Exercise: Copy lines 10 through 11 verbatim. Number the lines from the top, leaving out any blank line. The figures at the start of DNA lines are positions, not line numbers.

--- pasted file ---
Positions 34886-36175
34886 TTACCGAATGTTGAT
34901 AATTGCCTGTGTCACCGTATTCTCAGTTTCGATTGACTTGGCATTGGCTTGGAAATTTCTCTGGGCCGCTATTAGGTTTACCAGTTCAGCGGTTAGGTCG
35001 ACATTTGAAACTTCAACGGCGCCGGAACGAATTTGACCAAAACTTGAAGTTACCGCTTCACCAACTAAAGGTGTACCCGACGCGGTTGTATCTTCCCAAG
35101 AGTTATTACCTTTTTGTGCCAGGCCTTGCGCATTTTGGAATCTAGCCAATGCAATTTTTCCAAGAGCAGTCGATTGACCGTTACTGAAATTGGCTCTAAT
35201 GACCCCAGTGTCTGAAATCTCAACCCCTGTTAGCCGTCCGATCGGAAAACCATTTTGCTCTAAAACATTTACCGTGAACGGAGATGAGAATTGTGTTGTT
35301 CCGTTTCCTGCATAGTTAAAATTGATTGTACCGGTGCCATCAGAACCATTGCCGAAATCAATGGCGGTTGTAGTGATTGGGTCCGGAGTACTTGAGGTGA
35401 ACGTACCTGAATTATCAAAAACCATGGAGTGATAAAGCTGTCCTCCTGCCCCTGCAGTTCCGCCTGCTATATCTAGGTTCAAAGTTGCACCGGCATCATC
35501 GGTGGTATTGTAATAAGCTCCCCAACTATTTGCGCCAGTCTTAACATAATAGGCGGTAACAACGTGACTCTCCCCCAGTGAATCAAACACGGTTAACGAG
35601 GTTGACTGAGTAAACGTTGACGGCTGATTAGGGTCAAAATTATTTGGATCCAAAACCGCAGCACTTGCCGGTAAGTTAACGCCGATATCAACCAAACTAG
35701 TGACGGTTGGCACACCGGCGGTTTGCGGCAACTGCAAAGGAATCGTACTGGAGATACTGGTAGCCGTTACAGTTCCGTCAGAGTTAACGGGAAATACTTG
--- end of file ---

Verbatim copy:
35601 GTTGACTGAGTAAACGTTGACGGCTGATTAGGGTCAAAATTATTTGGATCCAAAACCGCAGCACTTGCCGGTAAGTTAACGCCGATATCAACCAAACTAG
35701 TGACGGTTGGCACACCGGCGGTTTGCGGCAACTGCAAAGGAATCGTACTGGAGATACTGGTAGCCGTTACAGTTCCGTCAGAGTTAACGGGAAATACTTG